JOINT CHIEFS CHAIRMAN: IT 'WOULDN'T SURPRISE ME' IF RUSSIANS, CHINESE HAVE OBTAINED SNOWDEN'S SECRETS. Gen. Martin Dempsey, chairman of the Joint Chiefs of Staff, said that he wouldn't be surprised if the Russian and Chinese governments had already acquired classified American information allegedly taken by Edward Snowden while he was working as a government contractor for the National Security Agency, ABC's BEN BELL writes. "No, it wouldn't surprise me, " Dempsey told ABC's MARTHA RADDATZ during an interview for "This Week," saying earlier that that amount of information in Snowden's possession was "obviously significant." Snowden is reported to be carrying 4 laptops with NSA secrets. He was granted one-year asylum this week in Russia after being holed up in a Moscow airport since late June, where he had arrived from Hong Kong. While he was in Hong Kong he revealed himself as the person who had leaked information about NSA surveillance programs to The Guardian and The Washington Post. Asked by Raddatz if it would be feasible for either the Russians or Chinese to obtain the information on one of Snowden's computers without physically possessing it, Dempsey said he was unsure. "I mean, that's one of those technical means that would exceed my knowledge. But I'd certainly be concerned about that," he said.


- LINDSEY GRAHAM GETS ANOTHER PRIMARY CHALLENGE ON THE RIGHT. Sen. Lindsey Graham, R-S.C., got another challenge from the right over the weekend, ABC's SHUSHANNAH WALHSE notes. Nancy Mace, the first woman to graduate from the military college The Citadel, announced her candidacy Saturday in her hometown of Goose Creek, S.C. Mace, 35, said she would not do interviews until after the event, but confirmed to ABC News today that she intends to enter the race. Graham, 58, has been hit by criticism from conservatives in South Carolina and nationally who argue that he is too willing to negotiate with Democrats and compromise on some issues. Graham does have money in the bank ($6.3 million), and that's one big reason, despite some conservative discontent, some people in South Carolina still view him as hard to beat. South Carolina GOP consultant Joel Sawyer said he isn't sure "how many fired up Lindsey Graham supporters are out there." "But is there enough discontent to knock off an incumbent? I think that's a pretty tall order," Sawyer said. "For Graham, the danger zone is going into a run-off situation with one challenger. With two or even three challengers, I think that probably helps Graham."

-MESSINA FOR MONTANA? Will Obama's 2012 campaign manager jump into the Montana Senate race? After several of the Democratic Party's top recruits declined to run for the U.S. Senate seat being vacated by retiring Montana Sen. Max Baucus, the party is looking for alternatives in a race that could be critical to whether the Democrats retain the majority in the Senate in 2014. One possibility: Former Obama campaign manager and current Organizing for Action Chairman Jim Messina. The idea of a Messina bid is already gaining some steam. Just take a look at a tweet from former top Obama adviser David Axelrod who appeared to be prodding Messina on Friday: "When is the draft @Messina2012 for U.S. Senate campaign going to begin? No one knows Montana better!"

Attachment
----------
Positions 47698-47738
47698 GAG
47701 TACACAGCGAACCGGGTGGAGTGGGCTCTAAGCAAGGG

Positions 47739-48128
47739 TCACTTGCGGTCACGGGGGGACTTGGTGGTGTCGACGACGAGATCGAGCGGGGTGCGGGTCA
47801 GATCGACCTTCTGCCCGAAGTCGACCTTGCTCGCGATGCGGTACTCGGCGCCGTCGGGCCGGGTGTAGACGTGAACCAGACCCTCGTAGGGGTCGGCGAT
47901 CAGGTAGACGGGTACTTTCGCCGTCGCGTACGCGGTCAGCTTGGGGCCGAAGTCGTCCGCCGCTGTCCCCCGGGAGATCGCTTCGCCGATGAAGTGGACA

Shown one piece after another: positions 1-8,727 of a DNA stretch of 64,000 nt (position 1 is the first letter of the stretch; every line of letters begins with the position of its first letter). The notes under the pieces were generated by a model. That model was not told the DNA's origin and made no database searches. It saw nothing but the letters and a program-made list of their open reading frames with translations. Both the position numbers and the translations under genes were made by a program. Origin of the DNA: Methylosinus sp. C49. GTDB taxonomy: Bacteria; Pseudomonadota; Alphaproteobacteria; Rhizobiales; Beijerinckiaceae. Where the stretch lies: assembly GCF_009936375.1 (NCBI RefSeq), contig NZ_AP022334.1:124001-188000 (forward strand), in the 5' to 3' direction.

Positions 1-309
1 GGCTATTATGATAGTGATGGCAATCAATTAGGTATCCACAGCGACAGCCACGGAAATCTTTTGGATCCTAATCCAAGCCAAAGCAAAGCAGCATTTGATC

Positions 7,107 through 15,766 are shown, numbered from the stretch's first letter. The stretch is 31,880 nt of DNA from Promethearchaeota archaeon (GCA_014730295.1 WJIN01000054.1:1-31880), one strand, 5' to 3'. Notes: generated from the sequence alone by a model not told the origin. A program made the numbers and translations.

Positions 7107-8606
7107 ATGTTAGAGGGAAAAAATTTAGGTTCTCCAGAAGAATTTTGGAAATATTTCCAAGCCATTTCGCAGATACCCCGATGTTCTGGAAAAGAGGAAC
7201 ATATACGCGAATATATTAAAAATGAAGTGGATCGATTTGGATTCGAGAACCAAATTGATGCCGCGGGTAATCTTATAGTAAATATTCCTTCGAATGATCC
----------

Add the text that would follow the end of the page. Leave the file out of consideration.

"THE MAKING OF ALLEN WEST INC.," by the National Journal's Ben Terris and Shane Goldmacher . "The car bearing Allen West to the Capitol pulls over so the former House member can show identification to a security guard. The officer recognizes him instantly and pushes West's ID away. Then he reaches into the passenger-side window and pulls the Army veteran in for a bro-hug. 'We gotta get you back here,' the officer says. 'Oh, I'll be back,' West replies, flashing his slightly gap-toothed smile. 'Tell the fellas.' The truth is, Allen West never really left. During his single term in the House, which ended in January, he carved a path as distinctive as his trademark salt-and-pepper flattop-not just for his bombastic rhetoric but also for being the first black Republican elected from Florida since Reconstruction. Some might slink away from Washington after losing their first reelection battle in one of the nation's best-funded campaigns, and in a district carried by Mitt Romney. Not West, the tea-party outsider who decided he'd hold onto his Capitol Hill basement apartment. … He's still at the Capitol about three days a week to conduct interviews for a new Internet-based television show he hosts-one of West's many ventures. He has a contract to appear frequently on Fox News. He funded a nonprofit (the Allen West Foundation, of course), finished a book manuscript (coming early next year), and raised impressive amounts of campaign cash (leading plenty of people to speculate about his plans for 2016). In the first six months of 2013, his Allen West Guardian Fund, a leadership PAC, pulled in $1.3 million, a figure on par with the upper echelon of his former House colleagues. By losing his spot in Congress, West may have failed upward."


@AmbassadorPower: Honored to sit behind the sign that says "United States" and stand up for American values and interests at the UN.

@EvanMcSan: a rift in organized labor: is obama good at reaching out to unions? …

@JenniferJJacobs: The Family Leader poised to step in if 2015 Iowa Straw Poll not held. …

?@TheFix: House Republicans may be cutting off the party's nose in spite of its face on immigration.

@DanaPerino: Political junkies might enjoy this WP feature on Liz Cheney's Senate run. My Aunt Patty Sue is quoted at the end